Correct: Nesbit, who believes UFOs are real, has moved to Nevada.

Omitting “who is” in a sentence

“Who is” can often be omitted from relative clauses without loss of meaning.

Examples
  • Anita, (who is) an experienced manager, will know what to do.
  • My friend, (who is) an influencer on social media, makes videos for a living.

Such omission is possible when the relative clause can be reduced to an appositive, adjective, or participle phrase, each of which performs the same function as a relative clause—which is to describe a noun.

Examples
  • Nesbit, (who is) a friend of mine who’s a brilliant programmer, plays video games for a living.
  • They have sent my friend, (who is) an innocent man, to jail!
  • My grandmother, (who was) known for her terrible temper, was a celebrated poet.

Don’t omit who when it is followed by a verb other than the be verb (is, are, was, were).

Examples
  • Correct: People who like adventure enjoy new experiences.
    Incorrect:People like adventure enjoy new experiences.
  • Correct: Mary Ann Evans, who wrote under the pseudonym “George Eliot,” was one of the greatest writers of the Victorian era.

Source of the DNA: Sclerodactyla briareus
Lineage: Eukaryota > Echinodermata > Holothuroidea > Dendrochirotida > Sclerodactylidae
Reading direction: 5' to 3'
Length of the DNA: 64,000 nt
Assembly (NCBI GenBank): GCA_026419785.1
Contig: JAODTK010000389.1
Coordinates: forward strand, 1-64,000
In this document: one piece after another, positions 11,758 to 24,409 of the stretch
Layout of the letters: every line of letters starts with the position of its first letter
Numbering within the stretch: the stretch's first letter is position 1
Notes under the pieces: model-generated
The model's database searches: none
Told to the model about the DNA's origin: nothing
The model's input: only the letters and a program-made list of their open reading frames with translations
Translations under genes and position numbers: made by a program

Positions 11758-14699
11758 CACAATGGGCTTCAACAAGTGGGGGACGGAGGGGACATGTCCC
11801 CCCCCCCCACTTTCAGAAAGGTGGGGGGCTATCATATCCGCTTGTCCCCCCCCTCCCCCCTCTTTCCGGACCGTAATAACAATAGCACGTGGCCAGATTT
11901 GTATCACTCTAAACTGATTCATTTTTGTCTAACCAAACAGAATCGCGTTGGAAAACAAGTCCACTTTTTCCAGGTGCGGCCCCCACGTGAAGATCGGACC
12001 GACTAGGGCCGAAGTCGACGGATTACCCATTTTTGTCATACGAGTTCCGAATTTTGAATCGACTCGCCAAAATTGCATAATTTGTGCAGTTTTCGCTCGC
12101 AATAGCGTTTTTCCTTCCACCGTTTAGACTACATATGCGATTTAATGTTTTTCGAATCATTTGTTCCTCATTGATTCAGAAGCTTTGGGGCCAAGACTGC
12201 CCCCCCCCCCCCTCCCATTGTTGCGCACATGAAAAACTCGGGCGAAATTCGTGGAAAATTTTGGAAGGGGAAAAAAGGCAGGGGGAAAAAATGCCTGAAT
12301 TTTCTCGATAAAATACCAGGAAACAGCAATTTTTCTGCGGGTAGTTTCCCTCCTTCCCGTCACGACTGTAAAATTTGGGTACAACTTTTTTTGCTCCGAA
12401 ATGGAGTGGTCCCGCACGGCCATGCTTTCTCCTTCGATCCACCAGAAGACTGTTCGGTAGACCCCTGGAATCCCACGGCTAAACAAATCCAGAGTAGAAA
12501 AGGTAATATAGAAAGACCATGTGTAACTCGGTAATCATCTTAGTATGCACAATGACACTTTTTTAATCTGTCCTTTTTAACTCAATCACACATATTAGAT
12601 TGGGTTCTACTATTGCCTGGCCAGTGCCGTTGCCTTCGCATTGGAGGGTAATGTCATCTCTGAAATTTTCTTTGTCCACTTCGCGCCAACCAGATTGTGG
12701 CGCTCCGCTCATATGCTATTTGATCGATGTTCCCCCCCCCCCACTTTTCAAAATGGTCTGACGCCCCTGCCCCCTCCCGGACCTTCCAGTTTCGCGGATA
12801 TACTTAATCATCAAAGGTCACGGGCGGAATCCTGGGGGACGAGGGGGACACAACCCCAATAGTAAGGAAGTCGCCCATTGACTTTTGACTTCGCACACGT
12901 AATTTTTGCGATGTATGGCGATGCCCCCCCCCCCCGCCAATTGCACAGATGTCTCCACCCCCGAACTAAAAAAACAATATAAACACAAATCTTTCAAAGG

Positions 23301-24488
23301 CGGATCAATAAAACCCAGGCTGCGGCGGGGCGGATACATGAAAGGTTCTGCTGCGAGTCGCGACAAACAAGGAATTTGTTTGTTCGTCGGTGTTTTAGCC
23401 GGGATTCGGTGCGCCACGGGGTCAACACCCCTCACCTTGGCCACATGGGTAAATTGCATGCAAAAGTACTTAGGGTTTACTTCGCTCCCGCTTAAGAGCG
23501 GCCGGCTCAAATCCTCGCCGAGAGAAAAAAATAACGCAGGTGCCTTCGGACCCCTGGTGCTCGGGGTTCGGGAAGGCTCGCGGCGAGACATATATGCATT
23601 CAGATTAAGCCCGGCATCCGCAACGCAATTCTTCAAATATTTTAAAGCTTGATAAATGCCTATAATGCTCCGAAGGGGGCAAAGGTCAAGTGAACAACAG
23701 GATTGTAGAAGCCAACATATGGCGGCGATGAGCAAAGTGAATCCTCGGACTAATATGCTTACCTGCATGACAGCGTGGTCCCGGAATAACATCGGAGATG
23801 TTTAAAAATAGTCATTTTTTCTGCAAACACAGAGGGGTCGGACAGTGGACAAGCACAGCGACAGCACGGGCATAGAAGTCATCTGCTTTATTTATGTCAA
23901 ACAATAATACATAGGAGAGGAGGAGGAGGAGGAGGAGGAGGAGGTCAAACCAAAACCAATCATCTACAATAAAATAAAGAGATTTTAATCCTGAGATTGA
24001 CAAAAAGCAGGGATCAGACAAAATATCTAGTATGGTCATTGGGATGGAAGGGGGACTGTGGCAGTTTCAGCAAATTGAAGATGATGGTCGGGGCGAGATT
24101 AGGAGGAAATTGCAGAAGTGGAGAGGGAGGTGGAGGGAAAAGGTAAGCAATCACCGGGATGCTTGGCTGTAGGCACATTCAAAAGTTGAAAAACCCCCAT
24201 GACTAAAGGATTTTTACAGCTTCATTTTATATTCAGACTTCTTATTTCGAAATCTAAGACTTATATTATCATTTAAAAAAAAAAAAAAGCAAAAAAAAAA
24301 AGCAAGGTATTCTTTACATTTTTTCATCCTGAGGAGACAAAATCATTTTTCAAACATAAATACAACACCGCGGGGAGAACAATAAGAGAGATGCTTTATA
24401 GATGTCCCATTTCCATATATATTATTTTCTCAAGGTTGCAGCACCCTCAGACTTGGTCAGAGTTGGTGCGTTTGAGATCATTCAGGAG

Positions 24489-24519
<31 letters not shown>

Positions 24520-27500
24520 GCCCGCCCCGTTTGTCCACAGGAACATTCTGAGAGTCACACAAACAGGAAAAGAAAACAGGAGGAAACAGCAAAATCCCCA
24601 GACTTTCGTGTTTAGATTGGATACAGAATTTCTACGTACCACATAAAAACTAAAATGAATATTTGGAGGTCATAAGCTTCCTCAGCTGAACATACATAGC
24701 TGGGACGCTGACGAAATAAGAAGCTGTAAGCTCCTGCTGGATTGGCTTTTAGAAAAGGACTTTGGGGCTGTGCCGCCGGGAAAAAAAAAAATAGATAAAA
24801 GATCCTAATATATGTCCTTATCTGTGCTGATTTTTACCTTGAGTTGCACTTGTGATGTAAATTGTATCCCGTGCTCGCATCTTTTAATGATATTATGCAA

Incorrect: Mary Ann Evans, wrote under the pseudonym “George Eliot,” was one of the greatest writers of the Victorian era.

Who vs. that

The relative pronoun that can be used in place of who to refer to people. In such sentences, that introduces a restrictive or essential clause and is used without commas.

Examples
  • She is a woman who/that knows what she wants.
  • People who/that read science fiction also enjoy fantasy.
  • It could be somebody who/that wanted to contact you anonymously.
  • Each of the students who/that wrote the exam has passed.

It is sometimes thought that that cannot be used to refer to people but only to things. In fact, as can be seen from the examples below, that is often used in place of who to refer to people, especially after an indefinite pronoun like someone or somebody.

Examples
  • A man that hath no virtue in himself, ever envieth virtue in others.
    Francis Bacon, “Of Envy,” Essays (1597)
  • I grant I am a woman, but, withal / A woman that Lord Brutus took to wife.
    William Shakespeare, Julius Caesar (1599)
  • I heard an owl, away off, who-whooing about somebody that was dead, and a whippowill and a dog crying about somebody that was going to die.
    Mark Twain, The Adventures of Huckleberry Finn (1884)